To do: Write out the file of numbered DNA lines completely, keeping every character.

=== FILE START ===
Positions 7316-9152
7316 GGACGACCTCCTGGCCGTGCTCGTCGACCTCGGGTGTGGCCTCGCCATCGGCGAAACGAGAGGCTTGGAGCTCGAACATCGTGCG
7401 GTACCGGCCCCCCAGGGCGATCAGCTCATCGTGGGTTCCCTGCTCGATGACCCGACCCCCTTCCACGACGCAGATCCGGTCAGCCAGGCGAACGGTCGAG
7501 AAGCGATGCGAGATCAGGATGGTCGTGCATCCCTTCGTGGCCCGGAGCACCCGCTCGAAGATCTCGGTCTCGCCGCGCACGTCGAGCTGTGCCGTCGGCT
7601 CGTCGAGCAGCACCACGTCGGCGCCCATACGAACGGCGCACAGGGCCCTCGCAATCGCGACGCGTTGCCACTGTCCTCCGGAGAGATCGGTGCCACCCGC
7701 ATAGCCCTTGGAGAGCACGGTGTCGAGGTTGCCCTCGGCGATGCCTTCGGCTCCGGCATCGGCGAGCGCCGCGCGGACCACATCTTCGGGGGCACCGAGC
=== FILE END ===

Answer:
Positions 7316-9152
7316 GGACGACCTCCTGGCCGTGCTCGTCGACCTCGGGTGTGGCCTCGCCATCGGCGAAACGAGAGGCTTGGAGCTCGAACATCGTGCG
7401 GTACCGGCCCCCCAGGGCGATCAGCTCATCGTGGGTTCCCTGCTCGATGACCCGACCCCCTTCCACGACGCAGATCCGGTCAGCCAGGCGAACGGTCGAG
7501 AAGCGATGCGAGATCAGGATGGTCGTGCATCCCTTCGTGGCCCGGAGCACCCGCTCGAAGATCTCGGTCTCGCCGCGCACGTCGAGCTGTGCCGTCGGCT
7601 CGTCGAGCAGCACCACGTCGGCGCCCATACGAACGGCGCACAGGGCCCTCGCAATCGCGACGCGTTGCCACTGTCCTCCGGAGAGATCGGTGCCACCCGC
7701 ATAGCCCTTGGAGAGCACGGTGTCGAGGTTGCCCTCGGCGATGCCTTCGGCTCCGGCATCGGCGAGCGCCGCGCGGACCACATCTTCGGGGGCACCGAGC